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The UN Secretary-General has urged the Group of Twenty leaders to send a strong message on climate change

NEW DELHI (AP) — U.N. Secretary General António Guterres on Friday called on the group of 20 top economic powers responsible for more than 80% of global warming emissions to use their weekend summit to to send a strong message about climate change.

Guterres said any licensing or financing for new fossil fuel projects should stop and the G20 should “keep the 1.5 degrees target alive,” referring to the 2015 Paris climate agreement, which sets 1.5 degrees Celsius (2.7 degrees Fahrenheit) was established as the global guardrail. on atmospheric warming, with countries pledging to try to prevent as much long-term warming as possible.

Earlier this year, the UN weather agency had said there was a two-in-three chance that the world would temporarily reach a major warming limit within the next five years.

July 2023 was the hottest month ever on Earth by a wide margin.

G20 climate ministers ended their last meeting of the year in July without resolving major differences over climate policy.

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“The climate crisis is worsening dramatically – but the collective response lacks ambition, credibility and urgency,” Guterres said at a press conference at the UN offices in New Delhi.

India’s priorities for the G20 summit include efforts to develop alternative fuels such as hydrogen, resource efficiency and reforming development banks such as the World Bank and the International Monetary Fund to make funds more accessible to lower- and middle-income countries seeking solutions to climate change. to fight. change.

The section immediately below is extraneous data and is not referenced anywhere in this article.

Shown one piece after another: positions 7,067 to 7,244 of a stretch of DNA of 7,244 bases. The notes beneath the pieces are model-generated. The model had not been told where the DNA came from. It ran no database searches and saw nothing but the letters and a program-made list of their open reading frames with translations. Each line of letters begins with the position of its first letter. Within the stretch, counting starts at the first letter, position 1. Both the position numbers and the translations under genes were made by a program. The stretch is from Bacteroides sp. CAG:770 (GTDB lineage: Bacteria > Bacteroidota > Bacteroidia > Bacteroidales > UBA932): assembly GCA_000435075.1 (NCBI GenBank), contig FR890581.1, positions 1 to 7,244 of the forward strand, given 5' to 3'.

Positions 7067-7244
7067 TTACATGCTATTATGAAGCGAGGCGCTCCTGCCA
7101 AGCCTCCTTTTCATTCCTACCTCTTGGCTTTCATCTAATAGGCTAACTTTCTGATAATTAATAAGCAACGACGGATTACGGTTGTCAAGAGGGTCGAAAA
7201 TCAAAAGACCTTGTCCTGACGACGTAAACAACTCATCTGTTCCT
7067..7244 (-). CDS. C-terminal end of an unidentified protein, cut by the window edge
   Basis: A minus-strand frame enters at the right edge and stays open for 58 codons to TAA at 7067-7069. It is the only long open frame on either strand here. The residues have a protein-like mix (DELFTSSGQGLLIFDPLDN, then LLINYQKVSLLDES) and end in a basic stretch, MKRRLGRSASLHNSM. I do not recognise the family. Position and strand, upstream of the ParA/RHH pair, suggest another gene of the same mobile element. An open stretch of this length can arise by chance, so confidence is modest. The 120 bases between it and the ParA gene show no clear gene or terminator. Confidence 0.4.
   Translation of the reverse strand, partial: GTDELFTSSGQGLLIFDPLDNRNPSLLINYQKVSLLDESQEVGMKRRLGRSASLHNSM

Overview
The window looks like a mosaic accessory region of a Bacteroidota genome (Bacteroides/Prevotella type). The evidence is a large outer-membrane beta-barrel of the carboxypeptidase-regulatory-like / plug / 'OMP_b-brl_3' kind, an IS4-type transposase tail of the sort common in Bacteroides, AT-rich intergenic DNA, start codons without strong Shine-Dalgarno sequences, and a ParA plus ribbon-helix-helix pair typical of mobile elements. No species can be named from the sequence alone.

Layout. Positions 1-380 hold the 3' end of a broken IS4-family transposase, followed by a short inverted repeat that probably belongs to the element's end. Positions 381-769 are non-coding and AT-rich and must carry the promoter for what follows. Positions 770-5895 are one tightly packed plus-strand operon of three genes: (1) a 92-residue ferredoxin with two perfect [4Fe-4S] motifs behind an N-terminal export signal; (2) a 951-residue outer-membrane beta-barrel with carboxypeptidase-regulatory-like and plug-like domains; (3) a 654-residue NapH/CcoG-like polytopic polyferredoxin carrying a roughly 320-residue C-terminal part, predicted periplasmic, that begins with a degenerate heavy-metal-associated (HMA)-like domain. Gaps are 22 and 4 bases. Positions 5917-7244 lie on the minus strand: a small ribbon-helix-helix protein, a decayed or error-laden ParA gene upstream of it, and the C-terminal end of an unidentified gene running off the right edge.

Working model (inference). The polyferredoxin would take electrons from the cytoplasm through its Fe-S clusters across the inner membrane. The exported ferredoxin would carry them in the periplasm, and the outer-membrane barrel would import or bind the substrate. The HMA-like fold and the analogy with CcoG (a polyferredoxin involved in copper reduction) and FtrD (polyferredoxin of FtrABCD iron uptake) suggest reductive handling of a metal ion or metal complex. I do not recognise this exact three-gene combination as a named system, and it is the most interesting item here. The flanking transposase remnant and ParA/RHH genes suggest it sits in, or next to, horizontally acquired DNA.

Guterres called on major emitters to make additional efforts to reduce emissions and rich countries to meet climate finance commitments already made.

“If we are indeed one global family,” the UN chief said, referring to the Indian theme for the meetings, “we look like a rather dysfunctional family today.”

As leaders gathered for the summit last weekend, Russia’s war against Ukraine threatened to dominate the talks, with dire consequences for food and energy security, along with other global implications.

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Guterres said that given the problems the world is facing, now is the time for countries to work together, saying “we have no time to lose.”

“Divisions are growing, tensions are flaring and trust is eroding – which together raise the specter of fragmentation and ultimately confrontation,” he said.

“This rupture would be deeply worrying at the best of times, but in our times it spells catastrophe.”

On Friday, the United Nations also released a technical report assessing where several countries stand in their efforts to reduce carbon emissions.

The report states that global emissions are not in line with climate targets and that “there is a rapidly closing window to increase ambition and implement existing commitments to limit warming to 1.5 degrees Celsius (2.7 degrees Fahrenheit) above pre-industrial levels.”

Guterres asked countries in the Organization for Economic Co-operation and Development to aim for net zero greenhouse gas emissions by 2040 and that emerging economies would achieve the same goal by 2050.

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Energy analysts say it is crucial that G20 leaders act on the UN chief’s suggestions.

“Phasing out fossil fuels will be a crucial, messy and inevitable battle. But it is one that leaders must have. And take it now,” said Madhura Joshi, energy analyst at climate think tank E3G.

Joshi, who has closely followed climate policy discussions at G20 meetings, added: “Amid the raging climate impacts, the world needs G20 leaders to transcend their differences and agree on an ambitious and fair action agenda for this decade.”

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The Associated Press’ climate and environmental reporting receives support from several private foundations. View more about AP’s climate initiative here. The AP is solely responsible for all content.

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